The third option is the use of the Continental Logistics Base in Douala, Cameroon, which was inaugurated four years ago and which has been providing equipment to member states including Niger, Burkina Faso and South Sudan. 

The SADC is currently using its own money to sustain its deployment, hailed by leaders at last month’s summit as “a unique precedent for the African continent”, and it is understood that some countries in the SADC want to continue to find funds for Samim locally.  

There have, however, been obstacles. Last month, Lesotho Finance Minister Thabo Sophonea said the country’s troops might have to withdraw from Samim because his government “doesn’t have money to continue paying the soldiers’ allowances in Mozambique” or for the food, according to the Cabo Ligado weekly newsletter. There are currently 125 soldiers from Lesotho, comprising just over 11% of the mission’s deployed strength. 

According to the publication, the SADC has collected just more than $6-million of the $7.3-million promised by member states to support Samim, with the Democratic Republic of Congo, Mauritius and Malawi owing most of the remaining $1.3-million. Amani Africa remarks that the insistence on self-funding raises questions about sustainability and it puts the total budget for the mission at $35-million. 

President Cyril Ramaphosa addresses troops at a Mozambican military camp on 3 February 2022. (Photo: Kopano Tlape/GCIS)

Samim’s challenge in getting money from the AU stems from the fact that it took more than six months before the AU was briefed and endorsed the mission. Analysts say there are serious shortcomings in the way security issues are handled by the PSC and regional intervention forces. 

Shewit Woldemichael, a researcher at the Institute for Security Studies who is based in Addis Ababa, told a webinar hosted by the institute on Tuesday: “When SADC requested financial and in-kind support from the AU, including accessing supplies for the mission of the Africa Standby Force, there was no mechanism through which the AU could support SADC because neither the crisis nor the mission were discussed by the PSC.”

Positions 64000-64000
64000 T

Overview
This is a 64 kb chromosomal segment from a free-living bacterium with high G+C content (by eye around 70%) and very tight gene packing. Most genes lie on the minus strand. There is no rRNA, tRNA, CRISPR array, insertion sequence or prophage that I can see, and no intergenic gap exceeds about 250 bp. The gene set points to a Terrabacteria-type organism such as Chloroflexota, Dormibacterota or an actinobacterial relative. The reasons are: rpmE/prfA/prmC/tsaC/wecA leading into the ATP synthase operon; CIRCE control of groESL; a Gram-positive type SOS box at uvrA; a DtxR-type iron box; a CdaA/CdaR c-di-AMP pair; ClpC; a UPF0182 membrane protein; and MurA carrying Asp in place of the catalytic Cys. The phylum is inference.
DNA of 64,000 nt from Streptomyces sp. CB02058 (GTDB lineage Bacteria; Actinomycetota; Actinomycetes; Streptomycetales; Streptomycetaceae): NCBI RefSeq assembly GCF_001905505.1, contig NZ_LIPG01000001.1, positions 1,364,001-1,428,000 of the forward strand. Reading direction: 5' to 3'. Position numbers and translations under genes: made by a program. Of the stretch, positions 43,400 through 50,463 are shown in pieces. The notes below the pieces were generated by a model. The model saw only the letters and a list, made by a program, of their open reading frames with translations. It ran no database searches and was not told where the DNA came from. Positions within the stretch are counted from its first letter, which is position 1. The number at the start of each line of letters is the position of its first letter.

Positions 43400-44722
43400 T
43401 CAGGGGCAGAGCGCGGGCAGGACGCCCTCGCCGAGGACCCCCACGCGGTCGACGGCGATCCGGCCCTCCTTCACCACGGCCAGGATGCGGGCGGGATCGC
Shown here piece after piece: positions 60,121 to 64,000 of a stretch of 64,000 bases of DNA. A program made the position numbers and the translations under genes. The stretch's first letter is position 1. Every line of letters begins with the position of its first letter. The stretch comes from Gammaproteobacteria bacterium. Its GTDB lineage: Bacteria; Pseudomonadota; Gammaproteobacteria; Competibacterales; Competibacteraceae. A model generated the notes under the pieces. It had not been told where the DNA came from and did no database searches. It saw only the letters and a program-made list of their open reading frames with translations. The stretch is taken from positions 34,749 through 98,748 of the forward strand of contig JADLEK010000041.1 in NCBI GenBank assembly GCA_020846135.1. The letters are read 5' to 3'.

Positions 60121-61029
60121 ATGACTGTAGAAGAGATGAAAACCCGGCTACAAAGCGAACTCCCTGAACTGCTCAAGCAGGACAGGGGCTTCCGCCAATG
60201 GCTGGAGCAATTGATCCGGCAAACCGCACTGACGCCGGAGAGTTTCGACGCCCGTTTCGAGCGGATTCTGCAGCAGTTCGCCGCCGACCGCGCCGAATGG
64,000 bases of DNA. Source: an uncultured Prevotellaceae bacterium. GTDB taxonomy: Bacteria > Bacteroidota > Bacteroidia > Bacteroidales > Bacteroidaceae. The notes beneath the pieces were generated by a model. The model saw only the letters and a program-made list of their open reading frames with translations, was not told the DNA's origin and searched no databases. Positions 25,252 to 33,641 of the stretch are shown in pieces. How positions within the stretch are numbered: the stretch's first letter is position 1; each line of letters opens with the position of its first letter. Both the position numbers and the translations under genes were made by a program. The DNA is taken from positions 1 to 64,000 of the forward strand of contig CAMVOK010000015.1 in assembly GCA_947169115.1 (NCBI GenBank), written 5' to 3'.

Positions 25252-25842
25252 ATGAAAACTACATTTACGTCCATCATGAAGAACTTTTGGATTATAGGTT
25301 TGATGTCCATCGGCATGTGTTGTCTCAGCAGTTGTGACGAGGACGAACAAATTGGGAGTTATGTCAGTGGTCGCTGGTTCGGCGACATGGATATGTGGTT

Meanwhile, the Rwandan deployment is seeking its funds directly from the European Union, Zitamar News reported, which is seeking to pay the support directly from the European Peace Facility. 

The head of the EU Military Staff, Hervé Bléjean, urged the European Parliament last week to allow the EU training mission in Mozambique to coordinate with Rwandan forces and for EU troops to be allowed to deploy to Cabo Delgado too to show their courage to be equal to Rwandan, Samim and Mozambican troops.

This came days before TotalEnergies CEO Patrick Pouyanné visited Maputo on Monday, saying the company was hoping to restart its $20-billion liquefied natural gas (LNG) project in Cabo Delgado after an attack by insurgents on Palma, a small town near its plant, halted the project 10 months ago. 

A South African contract worker, Adrian Nel, was killed in the attack.

The Rwandan deployment is largely focused on creating a safe zone around the plant. 

Reuters reported that Pouyanné told reporters the project can restart when “life is back to normality, which means having some state resources and population”, preferably this year. He also signed a deal to train 2,500 young Mozambicans to contribute to its LNG project, such as growing vegetables to sell to feed workers there. 

Earlier, Pouyanné stopped off in Rwanda’s capital, Kigali, to sign a memorandum of understanding with the Rwanda Development Board on projects related to energies. 

Cabo Ligado commented that these events seem to indicate that the EU’s support for Rwanda is largely for the benefit of TotalEnergies. DM